MEREDITH — Town officials learned this summer that the people who use the public docks on Lake Winnipesaukee find shortcomings with the facilities. But when they learned what it might cost to improve them, selectboard members felt a little light-headed.
“I think it’s fair to say that the board were floored when they saw the price tag, I think it was beyond anyone’s expectation,” said Ray Moritz, selectboard chair.
Paul Fiorelli has a yearly tradition. Each September, the Massachusetts resident comes to Lake Winnipesaukee for a fishing vacation, and lately he’s made the public docks at Shep Brown’s Boat Basin his launching point.
“Everything’s always in good shape, I love it here,” Fiorelli said while fixing a minor wiring problem in his fishing boat. “This one’s never busy. Of course, I imagine it’s different in July.”
He’s right about that, said Kayla Proulx, the rentals lead for the Shep Brown’s ship store, located by the public boat launch. On a nice summer day, she said the facility can get chaotic.
“It’s insane around here,” she said. “You can see cars parked all along the side of the road – the parking lot is chock full all weekend. The biggest complaint we get is the lack of parking.” Proulx added that the launch could also benefit from public restrooms, and a place for people to dispose of their trash.
Proulx might see such improvements coming soon, as the town’s selectboard is reviewing proposals that would expand the capacities and amenities at its public docks. But those proposals come with steep price tags, so the town will have to juggle the desire to upgrade its docks with other pressing needs.
The town got an earful of complaints this summer, when it asked public launch users to fill out a survey. People responded to say that there was insufficient parking at Shep Brown’s, as well as at Cattle Landing at the end of Meredith Neck, and at the Town Docks at the tip of Meredith Bay. Respondents also said that Cattle Landing was not accessible to people with limited mobility, and that the floating dock was problematic and didn’t offer enough boat capacity. At the Town Docks, survey respondents complained about the Canada geese, the wait time for dock space and insufficient waste receptacles. At Shep Brown’s, concerns included accessibility, dock space and poor signage.
Ray Moritz, selectboard chair, said the survey was part of an analysis that was triggered by a concern, which turned out to be unfounded, about erosion underneath the Town Docks.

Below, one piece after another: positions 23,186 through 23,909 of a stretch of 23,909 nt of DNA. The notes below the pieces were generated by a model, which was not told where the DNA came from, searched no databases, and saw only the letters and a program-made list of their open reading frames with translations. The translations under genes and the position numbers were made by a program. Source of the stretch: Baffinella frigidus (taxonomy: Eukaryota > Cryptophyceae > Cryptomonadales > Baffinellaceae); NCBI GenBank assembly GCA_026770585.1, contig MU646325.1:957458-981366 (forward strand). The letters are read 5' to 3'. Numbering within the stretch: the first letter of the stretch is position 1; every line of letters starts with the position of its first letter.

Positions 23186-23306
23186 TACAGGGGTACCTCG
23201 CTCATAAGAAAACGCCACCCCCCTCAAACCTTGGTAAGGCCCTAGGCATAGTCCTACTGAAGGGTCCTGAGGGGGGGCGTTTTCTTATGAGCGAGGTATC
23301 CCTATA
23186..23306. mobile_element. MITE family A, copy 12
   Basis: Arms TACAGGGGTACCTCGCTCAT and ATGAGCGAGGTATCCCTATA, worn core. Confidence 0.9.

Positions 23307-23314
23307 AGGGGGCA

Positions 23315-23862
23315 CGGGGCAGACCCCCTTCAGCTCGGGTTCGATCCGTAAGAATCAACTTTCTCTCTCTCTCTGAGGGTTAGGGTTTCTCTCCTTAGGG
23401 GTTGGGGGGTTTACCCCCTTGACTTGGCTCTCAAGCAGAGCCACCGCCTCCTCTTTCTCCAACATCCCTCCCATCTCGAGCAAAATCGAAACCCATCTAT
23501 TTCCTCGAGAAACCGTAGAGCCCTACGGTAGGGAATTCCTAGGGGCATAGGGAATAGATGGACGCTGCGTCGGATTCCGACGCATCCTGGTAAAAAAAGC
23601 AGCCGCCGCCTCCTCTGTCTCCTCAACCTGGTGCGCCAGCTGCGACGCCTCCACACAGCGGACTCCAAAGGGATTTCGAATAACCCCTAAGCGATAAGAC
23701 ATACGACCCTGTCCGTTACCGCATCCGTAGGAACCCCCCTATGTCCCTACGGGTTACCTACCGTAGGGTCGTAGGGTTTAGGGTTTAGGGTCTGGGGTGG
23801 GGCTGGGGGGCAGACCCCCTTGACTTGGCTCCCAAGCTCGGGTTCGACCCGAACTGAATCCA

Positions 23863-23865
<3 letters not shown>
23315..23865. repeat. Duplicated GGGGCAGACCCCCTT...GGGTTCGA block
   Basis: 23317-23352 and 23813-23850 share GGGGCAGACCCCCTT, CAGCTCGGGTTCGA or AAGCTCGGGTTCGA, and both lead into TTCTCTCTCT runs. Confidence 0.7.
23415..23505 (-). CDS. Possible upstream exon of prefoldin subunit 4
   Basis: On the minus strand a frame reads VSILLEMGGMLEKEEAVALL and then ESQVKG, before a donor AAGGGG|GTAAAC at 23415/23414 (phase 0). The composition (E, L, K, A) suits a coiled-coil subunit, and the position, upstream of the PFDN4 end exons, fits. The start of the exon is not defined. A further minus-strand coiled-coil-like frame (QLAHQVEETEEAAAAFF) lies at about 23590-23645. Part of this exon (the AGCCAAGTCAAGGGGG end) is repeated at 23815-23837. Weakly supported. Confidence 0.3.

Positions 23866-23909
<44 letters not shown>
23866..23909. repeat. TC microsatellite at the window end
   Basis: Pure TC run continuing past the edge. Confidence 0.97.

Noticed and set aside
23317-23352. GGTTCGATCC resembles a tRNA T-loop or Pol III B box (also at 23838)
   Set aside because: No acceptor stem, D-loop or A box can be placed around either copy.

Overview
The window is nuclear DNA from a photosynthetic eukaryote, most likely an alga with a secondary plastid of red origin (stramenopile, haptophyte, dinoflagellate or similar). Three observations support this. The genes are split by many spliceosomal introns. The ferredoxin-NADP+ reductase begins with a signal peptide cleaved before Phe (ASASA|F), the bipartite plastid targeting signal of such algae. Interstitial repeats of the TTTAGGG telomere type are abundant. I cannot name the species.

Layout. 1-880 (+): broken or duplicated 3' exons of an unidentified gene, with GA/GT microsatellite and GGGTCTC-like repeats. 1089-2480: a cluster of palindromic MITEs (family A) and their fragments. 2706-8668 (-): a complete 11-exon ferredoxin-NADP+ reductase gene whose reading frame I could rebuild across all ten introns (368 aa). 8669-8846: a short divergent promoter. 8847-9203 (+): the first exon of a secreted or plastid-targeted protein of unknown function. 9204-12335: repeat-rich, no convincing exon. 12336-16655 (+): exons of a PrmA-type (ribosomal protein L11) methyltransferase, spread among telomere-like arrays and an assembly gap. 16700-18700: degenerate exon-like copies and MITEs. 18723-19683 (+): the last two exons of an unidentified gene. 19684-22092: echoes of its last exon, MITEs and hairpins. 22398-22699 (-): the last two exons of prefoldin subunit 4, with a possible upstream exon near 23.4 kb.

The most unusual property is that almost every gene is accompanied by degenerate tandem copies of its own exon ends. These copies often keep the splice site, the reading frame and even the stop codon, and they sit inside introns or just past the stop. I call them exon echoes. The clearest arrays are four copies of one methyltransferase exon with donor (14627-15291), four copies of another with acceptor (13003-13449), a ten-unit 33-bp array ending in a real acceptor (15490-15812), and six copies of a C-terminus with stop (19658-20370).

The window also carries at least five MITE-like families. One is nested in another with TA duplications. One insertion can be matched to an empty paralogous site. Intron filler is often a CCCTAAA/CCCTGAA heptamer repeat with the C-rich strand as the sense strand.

“Turns out, that was a false alarm. When the divers did the inspection, they didn’t find any erosion,” Moritz said. But once residents were given a say about their public docks, the selectboard heard that their facilities were deficient in other ways.
The town then asked the design firm of Weston and Sampson to come up with solutions to the problems identified in the survey responses, and those solutions were presented to the town earlier this month.
When the selectboard members saw the price, though, they might have felt a little light-headed.
“I think it’s fair to say that the board were floored when they saw the price tag, I think it was beyond anyone’s expectation,” Moritz said.
The price for Shep Brown’s, which includes a parking garage, a restroom, refurbished and extended dock, a boardwalk, picnic area and trash collection, adds up to $9.6 million. There were two options to address the Town Docks, which each offered more boat docking, boardwalk and gazebo expansion and renovation, and other shoreside improvements, which came in at $7.2 and $6.85 million. Cattle Landing’s proposal featured a bathroom, a paved parking lot, new stairs and a refurbished dock, among other improvements, would cost $1.9 million.
If approved as presented, Moritz said the waterfront project would “make it the largest project we’ve ever done.” And, given that the town is also facing costs associated with a new Highway Department facility and a new library, he added, “As proposed, it’s not affordable.”
“We’re just now entering into the budgeting cycle. We as a board haven’t really discussed our reaction or our limits on budgeting for any of this. We’ve taken it under advisement,” he said.
“Undoubtedly, some of it will get done,” Moritz said, though he added that whatever shoreline improvements are presented to voters at Town Meeting won’t be as grand as those in the proposal.
“We understand the needs, we will do our best to make improvements consistent with sound fiscal policy,” he said.